Monet at Etretat
During the 1880s, Monet rediscovered the Normandy coast and made repeated visits there to draw by the sea. Etretat had already been painted by both Delacroix and Courbet; Monet in fact owned a Delacroix watercolour of the area. The Courbet retrospective at the Ecole des Beaux-Arts in 1882 featured a group of Etretat seascapes. Monet visited Etretat in 1883 with plans to create his own Normandy seascapes: ‘I reckon on doing a big canvas on the cliff of Etretat, although it’s terribly audacious of me to do that after Courbet who did it so well, but I’ll try to do it differently.’ The region had become a fashionable holiday destination for Parisians, which may have encouraged Monet to create paintings for a growing market.
In the 1890s, Monet began producing his series paintings: multiple images of the same subject done at different times of day and captured in different kinds of light. In the 1880s, Monet painted and drew the coast north of Le Havre at Etretat repeatedly, and the body of work he produced shows that he was already thinking in terms of repeated representations of the same subject. Two of the three pieces shown here are in pastel, a medium that enabled Monet to note down ideas for composition and colour with speed.
Claude Monet, Étretat, the Cap d'Antifer, c. 1885. Pastel, 270 x 346 mm.
Etretat, le cap d’Antifer is a pastel done from an almost aerial view, looking down on the cliffs with the sea below. Monet has dissected the plane of the paper with the sharp vertical face of the cliffs. The centre of an image is an unusual place for it to be divided; this drawing has two distinct halves, one green (land) and one blue (sea). Note the way the edge of the cliffs seems almost carved into the drawing with a darker green line. This line is mirrored by a path along the cliff edge, which is picked out in lighter tones of sand and white. The farthest outcropping of cliff is balanced by a darker area of sea in the bottom third of the
Claude Monet, Étretat, the Needle Rock and Porte d'Aval, c. 1885. Pastel on tan paper, 400 x 235 mm. Private collection. Photo courtesy Lefevre Gallery, London.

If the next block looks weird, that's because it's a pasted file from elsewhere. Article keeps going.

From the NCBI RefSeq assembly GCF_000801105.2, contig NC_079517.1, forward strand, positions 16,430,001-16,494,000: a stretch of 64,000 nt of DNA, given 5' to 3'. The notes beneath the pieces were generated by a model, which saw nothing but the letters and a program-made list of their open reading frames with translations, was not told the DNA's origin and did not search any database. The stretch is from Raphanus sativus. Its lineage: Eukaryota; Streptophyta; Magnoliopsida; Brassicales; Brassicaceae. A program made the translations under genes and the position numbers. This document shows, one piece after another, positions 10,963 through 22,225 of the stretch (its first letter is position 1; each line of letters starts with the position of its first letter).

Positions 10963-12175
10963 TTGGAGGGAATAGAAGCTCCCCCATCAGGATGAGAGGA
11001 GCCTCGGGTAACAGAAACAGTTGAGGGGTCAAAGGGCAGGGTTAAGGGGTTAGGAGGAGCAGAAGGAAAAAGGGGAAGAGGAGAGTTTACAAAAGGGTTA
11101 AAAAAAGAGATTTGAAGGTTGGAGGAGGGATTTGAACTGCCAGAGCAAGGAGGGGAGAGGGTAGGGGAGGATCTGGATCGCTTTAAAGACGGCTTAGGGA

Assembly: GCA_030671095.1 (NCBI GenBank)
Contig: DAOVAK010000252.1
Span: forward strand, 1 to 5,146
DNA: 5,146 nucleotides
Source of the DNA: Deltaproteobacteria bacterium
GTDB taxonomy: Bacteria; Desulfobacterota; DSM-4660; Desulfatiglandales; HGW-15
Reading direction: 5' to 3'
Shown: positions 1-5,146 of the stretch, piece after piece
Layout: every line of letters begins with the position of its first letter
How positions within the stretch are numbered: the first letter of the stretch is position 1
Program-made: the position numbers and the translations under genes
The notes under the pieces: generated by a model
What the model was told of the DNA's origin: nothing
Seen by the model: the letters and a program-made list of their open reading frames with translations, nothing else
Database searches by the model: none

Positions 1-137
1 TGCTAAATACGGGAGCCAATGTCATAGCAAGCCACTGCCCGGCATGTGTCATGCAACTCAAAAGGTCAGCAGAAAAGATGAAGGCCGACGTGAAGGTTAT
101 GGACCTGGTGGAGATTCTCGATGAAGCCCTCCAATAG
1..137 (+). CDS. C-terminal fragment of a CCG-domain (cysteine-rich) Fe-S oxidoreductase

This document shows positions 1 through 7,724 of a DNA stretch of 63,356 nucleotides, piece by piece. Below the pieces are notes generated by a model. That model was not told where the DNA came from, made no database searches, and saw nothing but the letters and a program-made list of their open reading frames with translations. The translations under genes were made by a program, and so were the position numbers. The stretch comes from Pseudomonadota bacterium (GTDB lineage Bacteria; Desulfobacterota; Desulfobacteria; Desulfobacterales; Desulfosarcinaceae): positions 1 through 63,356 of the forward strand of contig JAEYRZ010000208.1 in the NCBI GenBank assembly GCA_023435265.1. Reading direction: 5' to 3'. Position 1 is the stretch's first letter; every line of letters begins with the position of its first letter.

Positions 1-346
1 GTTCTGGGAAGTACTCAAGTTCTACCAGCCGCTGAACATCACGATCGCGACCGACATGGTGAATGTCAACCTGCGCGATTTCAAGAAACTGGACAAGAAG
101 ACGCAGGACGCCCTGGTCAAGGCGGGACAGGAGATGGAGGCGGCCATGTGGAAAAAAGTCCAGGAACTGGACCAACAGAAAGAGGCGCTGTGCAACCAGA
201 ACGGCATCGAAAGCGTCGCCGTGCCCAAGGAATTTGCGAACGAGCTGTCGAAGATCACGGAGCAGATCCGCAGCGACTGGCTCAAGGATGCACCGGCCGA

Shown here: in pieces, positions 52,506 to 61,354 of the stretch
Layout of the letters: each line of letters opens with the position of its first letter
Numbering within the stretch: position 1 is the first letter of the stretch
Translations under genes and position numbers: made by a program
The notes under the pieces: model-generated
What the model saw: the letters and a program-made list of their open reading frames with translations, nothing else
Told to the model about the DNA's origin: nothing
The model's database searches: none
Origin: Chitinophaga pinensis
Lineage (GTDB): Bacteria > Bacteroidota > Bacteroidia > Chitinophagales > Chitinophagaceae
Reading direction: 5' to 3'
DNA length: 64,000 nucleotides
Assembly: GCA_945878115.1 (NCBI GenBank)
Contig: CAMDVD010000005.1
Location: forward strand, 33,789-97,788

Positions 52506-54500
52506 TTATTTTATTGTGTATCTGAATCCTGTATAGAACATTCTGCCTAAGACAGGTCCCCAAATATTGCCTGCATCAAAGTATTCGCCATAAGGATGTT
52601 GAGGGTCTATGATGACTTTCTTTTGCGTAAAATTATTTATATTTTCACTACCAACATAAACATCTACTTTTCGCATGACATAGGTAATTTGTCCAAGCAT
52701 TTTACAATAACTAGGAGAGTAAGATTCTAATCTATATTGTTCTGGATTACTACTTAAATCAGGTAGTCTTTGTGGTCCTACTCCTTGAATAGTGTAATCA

In the rather moody yet serene Etretat, the Needle Rock and Porte d’Aval, Monet has again dissected the paper, both horizontally with the foreground and horizon line, and vertically with the nearest cliff and the needle rock. Despite the drawing’s smoothness, the effect of light and colour in the sky reflects the Impressionists’ painted treatment of light, achieved with visible brushstrokes of different colours. A pure dash of lilac above the horizon – possibly a remnant of the already set sun – is echoed in the clouds and on the surface of the water. The formations of rock in the foreground are outlined quite clearly.
The oil painting Etretat, The Cliff and The Porte d’Aval depicts the same stretch of coastline as the previous two drawings but at a different time of day. The light source is in the upper left corner of the painting, and it diffuses a rosy-yellow glow onto the sunny areas of the image. The cliff face and shadow on the water have cool violet tones that accentuate the carved-out edge of the cliff, seen in the drawings. The waves are painted in short, horizontal brushstrokes, like those in the rock strata of the cliffs and the surface of the ground at the top of the cliffs. Monet has again juxtaposed horizontal with vertical, in this case using the brushstrokes to create a sense of wide horizontality and the composition to emphasise the cliffs’ solid, immoveable verticality.
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This text is abridged from the Royal Academy Education Department
Introduction To The Unknown Monet (816 KB)